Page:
Kars4Kids: Helping Hands provides for necessities children from less fortunate circumstances might not otherwise have, for example eye exams, glasses, and shoes. How do families find you to get this assistance? Are they referred by an agency or the child’s school? What are the short and long term impacts of this service to the community?
Marie Roberts: Helping Hands is a personal favorite service project of mine as I’ve served on that project committee for the longest. When a school counselor, nurse, social worker, or administrator contacts our chapter with an urgent need for a student, we are honored to meet that need and we strive to have items to them within 48 hours. That contact triggers a chain of events that has our members collecting sizes; inquiring about other children in the home who may also be in need; shopping for any situation-specific items; and delivering the items requested to the school official. In the short term, we meet an immediate, tangible need, but the long term impact is invaluable. We never know the child’s name, but we do know that a child with clean clothes, access to personal hygiene products, a warm jacket, a school uniform like that of their peers, etc. is a child who is more likely to be confidently engaged in and out of the classroom.
Kars4Kids: How about an overview of your mentoring program? Why is this program specifically for young women? Why is there a need for this type of mentorship? Do mentees ever return as mentors?
Marie Roberts: Bloom is our newest standing service project and emerged as a community need during COVID-19 with great input from our area school counselors. More and more mental health professionals report that adolescents need a safe space in which to express their thoughts and emotions, and the global pandemic negatively impacted relationships and interpersonal communication. Bloom allows for our membership to connect with young women who may benefit most from a female mentor as recommended by their school counselor. The project is in its third year, and we have doubled the number of mentor pairs with mentees. As it continues to grow, I believe our chapter would love to see these young ladies grow up to be active members of our community who express interest in joining Junior Auxiliary of Meridian to give back, too.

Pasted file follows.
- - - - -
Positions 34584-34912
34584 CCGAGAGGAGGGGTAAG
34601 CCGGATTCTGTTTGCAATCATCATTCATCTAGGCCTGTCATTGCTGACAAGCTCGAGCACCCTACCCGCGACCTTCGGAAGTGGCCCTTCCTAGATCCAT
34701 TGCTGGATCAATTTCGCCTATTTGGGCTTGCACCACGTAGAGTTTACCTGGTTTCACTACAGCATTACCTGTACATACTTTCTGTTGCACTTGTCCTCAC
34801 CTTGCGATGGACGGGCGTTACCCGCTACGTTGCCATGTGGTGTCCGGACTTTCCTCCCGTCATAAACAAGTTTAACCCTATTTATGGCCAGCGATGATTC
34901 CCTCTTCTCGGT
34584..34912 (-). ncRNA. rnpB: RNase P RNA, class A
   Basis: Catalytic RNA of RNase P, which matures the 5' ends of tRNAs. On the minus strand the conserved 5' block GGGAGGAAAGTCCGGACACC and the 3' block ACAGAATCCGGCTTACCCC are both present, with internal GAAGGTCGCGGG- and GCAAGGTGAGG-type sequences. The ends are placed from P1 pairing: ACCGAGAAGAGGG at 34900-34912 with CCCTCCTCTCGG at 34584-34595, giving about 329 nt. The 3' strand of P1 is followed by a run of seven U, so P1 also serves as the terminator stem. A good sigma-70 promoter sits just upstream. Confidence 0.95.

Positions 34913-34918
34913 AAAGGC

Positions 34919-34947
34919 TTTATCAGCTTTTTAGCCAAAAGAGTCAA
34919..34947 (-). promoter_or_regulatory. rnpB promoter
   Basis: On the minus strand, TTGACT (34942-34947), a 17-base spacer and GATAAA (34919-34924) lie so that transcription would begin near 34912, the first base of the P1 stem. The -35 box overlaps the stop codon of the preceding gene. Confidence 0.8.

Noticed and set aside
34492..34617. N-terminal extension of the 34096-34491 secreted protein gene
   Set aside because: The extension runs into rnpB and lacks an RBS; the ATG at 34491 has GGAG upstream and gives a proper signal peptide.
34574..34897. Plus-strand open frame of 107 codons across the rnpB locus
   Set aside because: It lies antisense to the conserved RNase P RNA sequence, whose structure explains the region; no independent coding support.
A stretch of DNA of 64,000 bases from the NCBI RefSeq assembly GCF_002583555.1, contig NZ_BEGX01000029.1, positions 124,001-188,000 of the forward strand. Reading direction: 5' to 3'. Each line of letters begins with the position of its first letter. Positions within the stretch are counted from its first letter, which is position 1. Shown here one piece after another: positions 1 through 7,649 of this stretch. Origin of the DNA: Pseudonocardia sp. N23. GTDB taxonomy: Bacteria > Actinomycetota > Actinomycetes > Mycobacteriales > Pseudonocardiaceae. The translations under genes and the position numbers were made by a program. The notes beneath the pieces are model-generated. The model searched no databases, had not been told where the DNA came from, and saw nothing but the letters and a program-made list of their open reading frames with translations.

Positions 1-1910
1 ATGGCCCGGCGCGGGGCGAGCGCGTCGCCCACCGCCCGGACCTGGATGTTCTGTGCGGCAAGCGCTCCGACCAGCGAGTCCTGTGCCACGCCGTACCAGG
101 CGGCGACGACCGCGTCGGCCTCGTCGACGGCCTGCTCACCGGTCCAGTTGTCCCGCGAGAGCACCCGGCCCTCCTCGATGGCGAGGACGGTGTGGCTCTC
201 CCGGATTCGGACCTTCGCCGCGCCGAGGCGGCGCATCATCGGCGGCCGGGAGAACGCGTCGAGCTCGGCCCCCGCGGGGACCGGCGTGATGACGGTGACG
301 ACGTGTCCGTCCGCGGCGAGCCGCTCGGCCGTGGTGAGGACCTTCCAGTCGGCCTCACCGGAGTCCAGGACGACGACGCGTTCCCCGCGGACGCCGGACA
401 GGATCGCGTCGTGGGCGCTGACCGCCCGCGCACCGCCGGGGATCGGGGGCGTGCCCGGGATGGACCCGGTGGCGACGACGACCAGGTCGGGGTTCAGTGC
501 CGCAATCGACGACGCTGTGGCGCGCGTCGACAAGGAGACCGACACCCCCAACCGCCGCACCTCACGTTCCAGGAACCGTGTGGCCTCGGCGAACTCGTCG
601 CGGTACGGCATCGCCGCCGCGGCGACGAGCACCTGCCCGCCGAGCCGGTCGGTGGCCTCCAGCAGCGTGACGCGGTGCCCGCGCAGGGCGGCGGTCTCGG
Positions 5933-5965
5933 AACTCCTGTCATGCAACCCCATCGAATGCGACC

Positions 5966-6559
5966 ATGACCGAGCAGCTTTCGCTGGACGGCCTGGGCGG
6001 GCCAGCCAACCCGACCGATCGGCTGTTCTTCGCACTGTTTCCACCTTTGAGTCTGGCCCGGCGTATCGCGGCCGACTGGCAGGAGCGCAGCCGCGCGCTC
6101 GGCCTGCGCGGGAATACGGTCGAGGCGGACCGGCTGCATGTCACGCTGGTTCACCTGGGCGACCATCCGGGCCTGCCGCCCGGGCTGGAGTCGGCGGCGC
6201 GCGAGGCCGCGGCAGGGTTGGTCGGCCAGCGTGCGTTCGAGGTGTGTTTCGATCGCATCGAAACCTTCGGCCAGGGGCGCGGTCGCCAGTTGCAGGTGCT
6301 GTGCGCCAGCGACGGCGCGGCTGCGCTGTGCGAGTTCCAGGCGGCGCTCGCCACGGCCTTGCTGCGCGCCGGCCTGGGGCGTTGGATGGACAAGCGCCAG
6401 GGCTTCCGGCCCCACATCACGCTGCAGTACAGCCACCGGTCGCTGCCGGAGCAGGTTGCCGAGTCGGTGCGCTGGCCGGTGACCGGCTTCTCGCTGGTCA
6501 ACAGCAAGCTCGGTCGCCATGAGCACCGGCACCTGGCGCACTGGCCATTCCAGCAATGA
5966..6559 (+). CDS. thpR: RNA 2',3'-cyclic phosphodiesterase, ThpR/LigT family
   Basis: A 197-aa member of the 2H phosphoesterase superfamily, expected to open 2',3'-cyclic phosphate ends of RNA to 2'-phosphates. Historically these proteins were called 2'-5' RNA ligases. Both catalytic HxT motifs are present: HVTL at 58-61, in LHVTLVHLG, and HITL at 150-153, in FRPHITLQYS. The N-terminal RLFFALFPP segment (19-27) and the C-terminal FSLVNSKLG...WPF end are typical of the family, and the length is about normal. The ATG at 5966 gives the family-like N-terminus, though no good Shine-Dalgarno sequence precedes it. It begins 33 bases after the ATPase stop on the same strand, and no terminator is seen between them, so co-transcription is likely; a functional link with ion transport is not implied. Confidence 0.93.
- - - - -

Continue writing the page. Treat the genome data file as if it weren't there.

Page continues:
Kars4Kids: Tell us about Crown Club. Is it a new innovation, or a program with significant history?
Marie Roberts: Crown Club is new for our chapter but has a rich history with other chapters within the national network. It is mentoring and community service-driven and aimed at high school girls as a reflection of our own experience as a chapter. It’s amazing to see these students who juggle academic, extracurricular activities, part-time jobs, and all of the things that go along with being in high school, serve our community. We are exposing the benefits of volunteerism to a younger population while also providing opportunities for character development – two aspects that many seek out in preparation for college, career, and future-focused success.